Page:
I wonder why the BCR does not show up on lists church historians made of records? Why did someone like B.H. Roberts or Dean Jesse not know about the BCR? Why was it used by some and not used by others in the 1850s? Who had access to it in the 1850s? Did Orson Pratt use it when he worked on the D&C when he added the twenty six sections? Why did Joseph Fielding Smith take the BCR, but leave the Kirtland Revelations Book? Why was the BCR not known about when the McClellin collection was found in the 1980s?

    This is such an incredible book that seems to teach us so much about the revelatory process, I hope we are able to find out more about the BCR’s history.

    Comment by Joe Geisner — May 24, 2009 @ 9:42 pm

  9. […] Instructor reporting on […]

    Pingback by Mormon History Association 2009 | Mormon Bloggers — May 25, 2009 @ 12:30 am

  10. Joe: those are some of the exact same questions both Rob and Bob Woodford said we still need to answer. Hopefully we will be able to find some answers.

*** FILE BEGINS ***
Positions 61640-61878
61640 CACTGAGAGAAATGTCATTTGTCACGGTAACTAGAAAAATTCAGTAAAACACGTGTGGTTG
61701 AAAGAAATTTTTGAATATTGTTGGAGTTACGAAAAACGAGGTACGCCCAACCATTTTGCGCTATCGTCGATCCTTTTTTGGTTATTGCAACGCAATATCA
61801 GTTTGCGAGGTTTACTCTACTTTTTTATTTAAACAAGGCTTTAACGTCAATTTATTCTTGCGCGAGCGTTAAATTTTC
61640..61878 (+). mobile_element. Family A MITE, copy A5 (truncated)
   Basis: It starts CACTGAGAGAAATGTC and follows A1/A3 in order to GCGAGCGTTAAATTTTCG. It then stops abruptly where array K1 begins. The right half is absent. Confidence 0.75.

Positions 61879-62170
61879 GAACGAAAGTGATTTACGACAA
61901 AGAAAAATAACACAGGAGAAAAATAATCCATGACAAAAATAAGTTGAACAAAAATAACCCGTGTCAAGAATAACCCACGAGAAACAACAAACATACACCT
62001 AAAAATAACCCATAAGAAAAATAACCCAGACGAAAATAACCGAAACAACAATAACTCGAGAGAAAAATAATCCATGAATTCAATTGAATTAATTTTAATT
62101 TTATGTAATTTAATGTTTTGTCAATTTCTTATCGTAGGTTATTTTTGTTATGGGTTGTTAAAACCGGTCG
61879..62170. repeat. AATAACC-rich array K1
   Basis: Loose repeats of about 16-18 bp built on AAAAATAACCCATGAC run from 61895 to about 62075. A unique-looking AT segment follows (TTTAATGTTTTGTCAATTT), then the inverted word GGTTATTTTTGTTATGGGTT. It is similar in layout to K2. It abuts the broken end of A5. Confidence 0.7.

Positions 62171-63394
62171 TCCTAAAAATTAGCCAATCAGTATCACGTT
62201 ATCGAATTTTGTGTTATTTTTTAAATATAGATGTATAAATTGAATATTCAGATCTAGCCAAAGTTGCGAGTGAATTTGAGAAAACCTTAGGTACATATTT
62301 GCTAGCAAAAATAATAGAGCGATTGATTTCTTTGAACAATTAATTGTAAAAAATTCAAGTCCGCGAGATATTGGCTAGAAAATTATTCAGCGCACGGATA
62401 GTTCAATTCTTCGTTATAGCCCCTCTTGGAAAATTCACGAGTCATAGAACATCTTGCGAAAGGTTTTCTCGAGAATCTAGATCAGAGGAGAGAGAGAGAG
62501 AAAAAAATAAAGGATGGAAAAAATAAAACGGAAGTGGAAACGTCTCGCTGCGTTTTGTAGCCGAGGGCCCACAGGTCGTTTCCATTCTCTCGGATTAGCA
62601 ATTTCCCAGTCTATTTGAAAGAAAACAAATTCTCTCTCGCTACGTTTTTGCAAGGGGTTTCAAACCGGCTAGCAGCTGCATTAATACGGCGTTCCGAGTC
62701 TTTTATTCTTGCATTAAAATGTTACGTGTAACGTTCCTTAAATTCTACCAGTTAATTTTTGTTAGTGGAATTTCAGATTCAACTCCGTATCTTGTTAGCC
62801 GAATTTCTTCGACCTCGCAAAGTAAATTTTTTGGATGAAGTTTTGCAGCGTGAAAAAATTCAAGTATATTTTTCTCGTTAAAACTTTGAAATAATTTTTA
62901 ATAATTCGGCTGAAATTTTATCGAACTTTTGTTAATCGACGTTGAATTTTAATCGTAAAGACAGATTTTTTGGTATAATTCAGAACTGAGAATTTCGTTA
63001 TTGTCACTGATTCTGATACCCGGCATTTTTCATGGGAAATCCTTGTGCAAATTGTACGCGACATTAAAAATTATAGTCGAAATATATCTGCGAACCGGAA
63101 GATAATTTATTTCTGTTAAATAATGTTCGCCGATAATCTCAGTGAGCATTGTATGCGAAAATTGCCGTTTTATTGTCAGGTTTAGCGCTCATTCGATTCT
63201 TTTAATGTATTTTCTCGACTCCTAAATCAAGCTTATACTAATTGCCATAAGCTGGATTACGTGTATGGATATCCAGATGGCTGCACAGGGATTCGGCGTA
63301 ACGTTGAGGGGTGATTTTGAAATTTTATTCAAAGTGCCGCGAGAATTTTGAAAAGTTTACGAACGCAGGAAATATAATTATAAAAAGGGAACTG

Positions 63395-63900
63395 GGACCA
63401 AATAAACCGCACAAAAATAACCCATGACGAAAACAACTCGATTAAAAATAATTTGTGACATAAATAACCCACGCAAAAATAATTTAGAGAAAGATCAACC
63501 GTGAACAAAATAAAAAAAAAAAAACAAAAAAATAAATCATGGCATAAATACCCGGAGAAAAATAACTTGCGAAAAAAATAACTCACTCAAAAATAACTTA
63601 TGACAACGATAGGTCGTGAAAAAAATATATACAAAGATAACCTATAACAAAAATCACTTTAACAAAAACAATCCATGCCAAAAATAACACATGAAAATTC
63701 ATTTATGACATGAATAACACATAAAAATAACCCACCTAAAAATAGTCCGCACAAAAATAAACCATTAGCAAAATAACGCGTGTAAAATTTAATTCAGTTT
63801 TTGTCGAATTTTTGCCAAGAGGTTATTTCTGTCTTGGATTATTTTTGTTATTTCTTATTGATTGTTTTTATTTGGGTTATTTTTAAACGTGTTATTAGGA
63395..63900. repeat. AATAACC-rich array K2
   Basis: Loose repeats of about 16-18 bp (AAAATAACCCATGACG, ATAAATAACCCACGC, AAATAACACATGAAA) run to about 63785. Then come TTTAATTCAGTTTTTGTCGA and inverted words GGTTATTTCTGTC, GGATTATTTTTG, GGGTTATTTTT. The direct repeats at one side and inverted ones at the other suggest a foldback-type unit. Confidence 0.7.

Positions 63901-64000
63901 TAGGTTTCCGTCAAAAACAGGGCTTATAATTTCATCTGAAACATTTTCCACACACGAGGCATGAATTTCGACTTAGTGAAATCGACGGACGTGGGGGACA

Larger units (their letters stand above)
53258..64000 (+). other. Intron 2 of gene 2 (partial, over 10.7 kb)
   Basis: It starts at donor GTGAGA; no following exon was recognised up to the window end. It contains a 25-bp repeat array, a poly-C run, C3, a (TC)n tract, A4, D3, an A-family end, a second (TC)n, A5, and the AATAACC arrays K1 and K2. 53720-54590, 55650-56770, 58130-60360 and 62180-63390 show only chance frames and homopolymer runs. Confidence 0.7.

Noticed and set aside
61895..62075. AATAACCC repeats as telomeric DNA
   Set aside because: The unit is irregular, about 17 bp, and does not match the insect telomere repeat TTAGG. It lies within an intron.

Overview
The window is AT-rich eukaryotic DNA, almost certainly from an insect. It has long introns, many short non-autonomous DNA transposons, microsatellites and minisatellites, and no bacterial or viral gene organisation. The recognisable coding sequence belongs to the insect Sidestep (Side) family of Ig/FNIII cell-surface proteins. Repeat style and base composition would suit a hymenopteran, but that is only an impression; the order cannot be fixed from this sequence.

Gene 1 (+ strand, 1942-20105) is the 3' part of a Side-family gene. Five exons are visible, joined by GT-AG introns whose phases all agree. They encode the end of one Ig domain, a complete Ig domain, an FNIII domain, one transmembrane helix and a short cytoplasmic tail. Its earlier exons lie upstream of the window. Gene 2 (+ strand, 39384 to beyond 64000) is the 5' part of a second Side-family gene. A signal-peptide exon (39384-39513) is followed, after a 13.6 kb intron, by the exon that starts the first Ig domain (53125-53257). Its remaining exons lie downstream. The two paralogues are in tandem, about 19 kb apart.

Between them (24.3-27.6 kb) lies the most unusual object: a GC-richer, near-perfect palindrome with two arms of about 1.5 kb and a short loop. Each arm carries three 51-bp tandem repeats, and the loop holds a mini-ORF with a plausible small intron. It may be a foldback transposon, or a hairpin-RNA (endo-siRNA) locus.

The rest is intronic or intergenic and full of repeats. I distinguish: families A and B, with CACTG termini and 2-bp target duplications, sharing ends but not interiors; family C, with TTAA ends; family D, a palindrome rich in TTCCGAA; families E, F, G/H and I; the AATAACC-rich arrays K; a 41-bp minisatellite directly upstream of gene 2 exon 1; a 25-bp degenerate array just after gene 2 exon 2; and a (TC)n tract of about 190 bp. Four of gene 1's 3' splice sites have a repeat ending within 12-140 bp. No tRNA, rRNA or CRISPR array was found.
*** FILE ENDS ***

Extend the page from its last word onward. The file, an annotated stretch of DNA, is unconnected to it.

Comment by Ben — May 25, 2009 @ 12:31 am

  11. Thanks for the write up. I would be interested to hear a little more about Stan’s presentation. He was telling me a little bit about it and it sounds like it was a very interesting topic.

    Comment by Brett D. — May 26, 2009 @ 7:27 pm

  12. […] For synopsis, see JI’s notes. American John Heckewelder reversed the roles in his 1819 treatise on Indians in Pennsylvania. […]

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  13. […] Jensen’s 2009 MHA presentation on the Book of Commandments and Revelations (brief summary here). Robin confirmed the basic details of my notes from his presentation regarding James Covill in a […]

    Pingback by Juvenile Instructor » Making Sense of Doctrine and Covenants 39-40, or James Covill was a Methodist, not a Baptist — August 25, 2009 @ 11:16 pm